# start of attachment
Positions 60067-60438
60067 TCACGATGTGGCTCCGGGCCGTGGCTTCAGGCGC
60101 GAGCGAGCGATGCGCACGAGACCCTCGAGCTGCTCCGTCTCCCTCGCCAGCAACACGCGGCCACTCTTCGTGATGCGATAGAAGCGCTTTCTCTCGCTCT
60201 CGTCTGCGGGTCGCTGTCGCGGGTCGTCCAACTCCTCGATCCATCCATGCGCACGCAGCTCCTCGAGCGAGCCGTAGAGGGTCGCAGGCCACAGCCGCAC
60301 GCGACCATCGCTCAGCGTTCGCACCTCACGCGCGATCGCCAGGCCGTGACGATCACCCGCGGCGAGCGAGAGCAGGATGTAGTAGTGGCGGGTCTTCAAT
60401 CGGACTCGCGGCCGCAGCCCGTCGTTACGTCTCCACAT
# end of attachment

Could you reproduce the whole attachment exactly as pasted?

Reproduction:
Positions 60067-60438
60067 TCACGATGTGGCTCCGGGCCGTGGCTTCAGGCGC
60101 GAGCGAGCGATGCGCACGAGACCCTCGAGCTGCTCCGTCTCCCTCGCCAGCAACACGCGGCCACTCTTCGTGATGCGATAGAAGCGCTTTCTCTCGCTCT
60201 CGTCTGCGGGTCGCTGTCGCGGGTCGTCCAACTCCTCGATCCATCCATGCGCACGCAGCTCCTCGAGCGAGCCGTAGAGGGTCGCAGGCCACAGCCGCAC
60301 GCGACCATCGCTCAGCGTTCGCACCTCACGCGCGATCGCCAGGCCGTGACGATCACCCGCGGCGAGCGAGAGCAGGATGTAGTAGTGGCGGGTCTTCAAT
60401 CGGACTCGCGGCCGCAGCCCGTCGTTACGTCTCCACAT